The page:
Husband, wife, disagree about investing

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Q. My wife wants to only invest in index funds, but I think we should have some actively managed funds too, and things like Real Estate Investment Trusts. How can we come to an agreement?
— In the doghouse

A. A healthy marriage comes with a lot of compromises from both sides, and money compromises are part of that.

If one of you begrudgingly goes along with 100 percent of what the other person wants to do with your investments and it doesn’t work out, that could be an “I told you so” scenario, said Brian Power, a certified financial planner with Gateway Advisory, LLC in Westfield.

Resentment might set in. Not good or healthy for a relationship.

Power recommends you each handle your own accounts the way you want.

“You can still coordinate the overall mix of stocks and bonds but your wife can use index funds while constructing her portfolio and you can use more actively-managed funds as well as broader asset class diversification, such as real estate,” he said.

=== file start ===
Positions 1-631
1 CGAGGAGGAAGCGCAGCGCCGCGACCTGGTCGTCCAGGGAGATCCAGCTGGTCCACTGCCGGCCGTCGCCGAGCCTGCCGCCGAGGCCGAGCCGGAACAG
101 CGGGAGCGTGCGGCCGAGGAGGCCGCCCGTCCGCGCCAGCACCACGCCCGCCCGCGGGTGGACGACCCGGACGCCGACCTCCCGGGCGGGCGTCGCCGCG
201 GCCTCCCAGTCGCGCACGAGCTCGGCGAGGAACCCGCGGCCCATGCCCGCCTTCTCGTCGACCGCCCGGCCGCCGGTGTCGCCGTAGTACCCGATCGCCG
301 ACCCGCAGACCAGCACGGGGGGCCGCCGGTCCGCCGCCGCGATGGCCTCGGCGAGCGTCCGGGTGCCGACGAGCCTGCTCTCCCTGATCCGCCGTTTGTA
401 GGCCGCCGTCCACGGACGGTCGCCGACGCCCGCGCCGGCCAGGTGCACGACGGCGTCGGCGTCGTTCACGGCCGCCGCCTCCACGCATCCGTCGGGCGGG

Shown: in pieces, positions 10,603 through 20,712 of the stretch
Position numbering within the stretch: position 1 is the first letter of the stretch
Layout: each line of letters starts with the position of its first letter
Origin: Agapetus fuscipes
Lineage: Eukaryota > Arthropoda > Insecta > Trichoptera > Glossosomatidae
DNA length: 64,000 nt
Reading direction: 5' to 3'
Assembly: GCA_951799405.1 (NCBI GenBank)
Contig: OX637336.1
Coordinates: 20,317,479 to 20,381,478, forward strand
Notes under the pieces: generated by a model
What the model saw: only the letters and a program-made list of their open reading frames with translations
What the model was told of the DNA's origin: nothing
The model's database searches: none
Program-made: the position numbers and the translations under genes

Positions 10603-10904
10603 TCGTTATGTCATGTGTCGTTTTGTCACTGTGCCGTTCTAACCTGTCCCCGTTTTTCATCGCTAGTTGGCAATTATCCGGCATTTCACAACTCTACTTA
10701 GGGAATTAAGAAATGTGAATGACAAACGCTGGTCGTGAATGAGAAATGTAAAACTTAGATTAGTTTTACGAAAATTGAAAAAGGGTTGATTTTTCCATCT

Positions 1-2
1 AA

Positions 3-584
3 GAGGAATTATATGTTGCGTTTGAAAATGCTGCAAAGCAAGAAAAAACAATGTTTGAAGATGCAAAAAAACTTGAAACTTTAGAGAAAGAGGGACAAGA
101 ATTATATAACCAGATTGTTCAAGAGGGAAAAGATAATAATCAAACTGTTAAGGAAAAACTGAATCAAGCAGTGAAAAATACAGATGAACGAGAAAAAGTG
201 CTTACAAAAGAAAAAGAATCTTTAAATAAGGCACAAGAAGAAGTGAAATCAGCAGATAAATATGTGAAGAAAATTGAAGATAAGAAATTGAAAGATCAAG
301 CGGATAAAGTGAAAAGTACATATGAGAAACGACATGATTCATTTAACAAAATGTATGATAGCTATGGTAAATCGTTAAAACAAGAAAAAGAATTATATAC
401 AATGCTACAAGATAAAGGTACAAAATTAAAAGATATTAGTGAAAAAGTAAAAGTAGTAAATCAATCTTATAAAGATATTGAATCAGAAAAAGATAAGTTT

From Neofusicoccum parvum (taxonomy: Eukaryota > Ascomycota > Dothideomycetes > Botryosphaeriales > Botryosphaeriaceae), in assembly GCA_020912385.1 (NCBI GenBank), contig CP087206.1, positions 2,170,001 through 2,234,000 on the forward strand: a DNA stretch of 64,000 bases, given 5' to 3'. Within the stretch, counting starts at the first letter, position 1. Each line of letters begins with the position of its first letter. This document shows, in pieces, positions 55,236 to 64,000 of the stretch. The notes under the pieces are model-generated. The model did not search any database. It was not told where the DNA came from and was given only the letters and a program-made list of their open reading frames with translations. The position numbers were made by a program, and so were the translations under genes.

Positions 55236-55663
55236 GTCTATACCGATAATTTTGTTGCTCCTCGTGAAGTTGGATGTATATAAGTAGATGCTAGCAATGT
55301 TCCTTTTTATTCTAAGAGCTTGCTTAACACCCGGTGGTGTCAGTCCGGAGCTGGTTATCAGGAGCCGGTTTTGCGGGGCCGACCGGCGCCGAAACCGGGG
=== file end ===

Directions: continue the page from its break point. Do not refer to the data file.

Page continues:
Power said agreeing on how much to invest overall in stocks and bonds for your household is more important than index funds investing versus actively-managed funds investing.

How your investments are allocated between stocks and bonds determines most of the volatility or roller-coaster ride your money will go on, he said.

“No matter how you decide to move forward, you should build your stock market component of your portfolio with more in blue chip stocks — steadier performers — and less in high risk stocks — e.g. small companies and emerging markets — and never have too much of your money in any one industry or sector,” Power said.

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This post was initially published in April 2017. presents certain general financial planning principles and advice, but should never be viewed as a substitute for obtaining advice from a personal professional advisor who understands your unique individual circumstances.